Richard Davidson returned to the stage and took a moment to thank His Holiness for making this twentieth Mind & Life dialogue possible. This could never have happened with anyone else. No other world leader has spent so much time in dialogue with scientists, he said to commanding applause. Well, I dont have a country to run, joked His Holiness. I have been quite free! Thupten Jinpa chimed in, He does it partly to pass the time! After summarizing the first sessions scientific findings, he said, Over these sessions, weve seen that in practice as well as in basic research that there are distinct gender differences when it comes to altruism and compassion. Why do you think that is?

I think the neurons are the same, organs are the same, His Holiness mused after a moment. The Buddha would have wanted to give equal opportunities to men and women. Discrimination has often been in the way of equality. Masculine traits have been associated as strength. Feminine is wisdom. We must develop toward a mother-centered being; she would be the ultimate source of affection. Over this meeting we have been learning that women biologically have more sensitivity to this. Throughout evolution, leadership only came recently, when groups evolved to become more complex. Power stepped in and kept stability, which pushed education and compassion to more secondary roles.

Ive learned much from living in India liberty, democracy. he continued. Because so many of the thoughts and ideas I have had developed while in India, I now consider myself a son of India. Which always irritates my bosses in China! He also said that intelligence alone is not enough; we need more compassion. Education will help bring equality to males and females. Women should take more of the active leadership roles. Although, he quipped, some females not so compassionate!

Ernst Fehr thought of some challenges for the future. What in Buddhism could be translated to the context of this conference? he asked His Holiness.

It is clear that we need different religions, began the Dalai Lamas response. They have different perspectives but produce similar effects. A Muslim friend told me how a true practitioner must love all living creatures. We have to tackle the root cause of the problems in economic systems. We must recognize secular ethics. There is Buddhist science, Buddhist philosophy and Buddhist religion. Leave out the religion and look at the Buddhist science. Buddhism brings the necessity of compassion to social sciences. Your happiness is related to others happiness. All interconnected. Buddhist science provides better knowledge about emotion. He continued, However, we should respect all religions; do not try to convert people. Respect. Is Buddhism useful for economics in society? No. But take the values and perspectives of a religious person, and utilize that.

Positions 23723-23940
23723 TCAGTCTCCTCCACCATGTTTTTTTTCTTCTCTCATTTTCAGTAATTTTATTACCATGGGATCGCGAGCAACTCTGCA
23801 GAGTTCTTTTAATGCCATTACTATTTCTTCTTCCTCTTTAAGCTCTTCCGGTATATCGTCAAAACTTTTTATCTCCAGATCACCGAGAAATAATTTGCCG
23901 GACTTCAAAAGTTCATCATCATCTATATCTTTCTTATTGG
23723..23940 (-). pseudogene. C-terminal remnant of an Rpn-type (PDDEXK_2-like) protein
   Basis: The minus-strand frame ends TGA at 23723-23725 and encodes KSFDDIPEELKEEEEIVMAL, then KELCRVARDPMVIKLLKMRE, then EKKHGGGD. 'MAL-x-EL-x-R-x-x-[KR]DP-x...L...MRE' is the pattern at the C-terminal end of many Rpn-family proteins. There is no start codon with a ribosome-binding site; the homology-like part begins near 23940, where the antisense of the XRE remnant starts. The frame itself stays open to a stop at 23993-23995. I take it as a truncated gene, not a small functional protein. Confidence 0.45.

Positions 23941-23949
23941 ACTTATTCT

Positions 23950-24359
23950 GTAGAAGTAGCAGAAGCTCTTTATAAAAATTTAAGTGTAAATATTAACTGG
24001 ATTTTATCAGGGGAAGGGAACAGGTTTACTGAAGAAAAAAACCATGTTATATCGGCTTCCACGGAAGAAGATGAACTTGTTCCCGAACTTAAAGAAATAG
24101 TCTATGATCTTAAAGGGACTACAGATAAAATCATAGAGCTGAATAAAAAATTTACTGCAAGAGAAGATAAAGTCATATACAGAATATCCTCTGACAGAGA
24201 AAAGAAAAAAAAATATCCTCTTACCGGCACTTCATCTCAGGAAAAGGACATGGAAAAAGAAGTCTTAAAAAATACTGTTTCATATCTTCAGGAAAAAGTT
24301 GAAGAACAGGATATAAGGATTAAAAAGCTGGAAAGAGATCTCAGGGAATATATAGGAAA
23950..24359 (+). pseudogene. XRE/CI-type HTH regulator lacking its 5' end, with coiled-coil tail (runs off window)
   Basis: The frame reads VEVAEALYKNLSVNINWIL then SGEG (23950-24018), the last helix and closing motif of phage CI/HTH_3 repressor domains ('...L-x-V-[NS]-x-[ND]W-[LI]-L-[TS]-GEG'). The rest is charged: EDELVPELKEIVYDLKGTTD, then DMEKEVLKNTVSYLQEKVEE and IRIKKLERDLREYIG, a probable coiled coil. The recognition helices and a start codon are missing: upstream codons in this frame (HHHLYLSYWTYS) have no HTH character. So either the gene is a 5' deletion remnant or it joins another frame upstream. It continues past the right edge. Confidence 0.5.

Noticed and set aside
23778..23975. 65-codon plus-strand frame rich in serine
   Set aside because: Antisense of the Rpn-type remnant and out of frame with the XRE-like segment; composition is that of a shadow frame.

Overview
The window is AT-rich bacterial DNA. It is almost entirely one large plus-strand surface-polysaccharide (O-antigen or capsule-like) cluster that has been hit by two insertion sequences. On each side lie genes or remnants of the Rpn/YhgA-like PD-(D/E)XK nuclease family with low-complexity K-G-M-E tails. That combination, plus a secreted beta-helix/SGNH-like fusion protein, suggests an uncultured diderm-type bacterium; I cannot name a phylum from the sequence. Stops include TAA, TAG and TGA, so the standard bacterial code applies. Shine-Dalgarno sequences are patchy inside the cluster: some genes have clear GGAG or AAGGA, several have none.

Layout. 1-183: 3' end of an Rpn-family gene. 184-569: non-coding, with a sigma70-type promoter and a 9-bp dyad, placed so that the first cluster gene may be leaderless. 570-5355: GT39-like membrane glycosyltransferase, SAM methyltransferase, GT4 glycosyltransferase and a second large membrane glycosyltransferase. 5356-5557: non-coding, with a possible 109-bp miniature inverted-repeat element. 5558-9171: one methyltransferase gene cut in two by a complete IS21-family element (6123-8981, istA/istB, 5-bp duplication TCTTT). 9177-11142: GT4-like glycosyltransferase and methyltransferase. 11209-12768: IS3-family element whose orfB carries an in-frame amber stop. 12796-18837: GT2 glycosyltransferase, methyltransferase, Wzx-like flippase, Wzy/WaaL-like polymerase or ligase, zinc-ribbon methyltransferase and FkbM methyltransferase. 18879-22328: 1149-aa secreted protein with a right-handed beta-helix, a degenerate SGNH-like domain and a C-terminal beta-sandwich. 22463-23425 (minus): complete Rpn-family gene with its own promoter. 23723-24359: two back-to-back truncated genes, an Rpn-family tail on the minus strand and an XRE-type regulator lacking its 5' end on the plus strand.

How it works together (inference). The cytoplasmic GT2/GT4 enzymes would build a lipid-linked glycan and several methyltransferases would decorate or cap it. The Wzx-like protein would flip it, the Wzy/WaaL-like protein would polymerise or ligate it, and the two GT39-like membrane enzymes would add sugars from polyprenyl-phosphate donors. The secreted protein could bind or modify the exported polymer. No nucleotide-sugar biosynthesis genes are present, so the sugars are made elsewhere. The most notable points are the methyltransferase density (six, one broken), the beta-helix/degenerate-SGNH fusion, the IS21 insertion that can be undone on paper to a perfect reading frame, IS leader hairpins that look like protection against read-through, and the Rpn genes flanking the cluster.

His Holiness with the speakers of the XX Mind & Life Conference

His Holiness thanked everyone for such an important conference, and he expressed how encouraged he felt with what had been discussed. Thus ended Mind & Life XX: Altruism and Compassion in Economic Systems. By all accounts, there were great dialogue, very insightful research presentations, examples of real world economic compassion and happiness with how it all intertwined. Tashi Delek!

 

His Holiness during the Tibetan National Anthem before adressing the Tibetan community in Switzerland & Liechtenstein

His Holiness giving interview to Swiss National TV

  


  

Zurich (Switzerland), 10 April 2010

Over 8,000 people gathered at the heart of Zurich city to express solidarity with Tibet

Over 8,000 people gathered at Münsterhof, in the heart of Zurich city to express solidarity with His Holiness the Dalai Lama and the Tibetan people.

His Holiness at the Tibet Solidarity-Rally in Zurich

“Expressing solidarity with our cause is very useful to remind China of the Tibetan cause,” said His Holiness the Dalai Lama. “I very much appreciate it.” He further said that the Chinese Government must address the reality of the Tibetan problem. His Holiness added that he was 100 percent certain that the Tibetan issue will not disappear, despite China using force and suppression on the Tibetan people. He reiterated that he was not seeking separation from China.

His Holiness the Dalai Lama said he welcomed people’s support of Tibet’s non-violence struggle and asked them to also practice non-violence at home.

Solidarity rally is important for the Tibetan struggle, as it snow that it is not the struggle of few Tibetans but ordinary people worldwide are showing support. His Holiness spoke about two of his three commitments in life 1) human value and 2) religious harmony.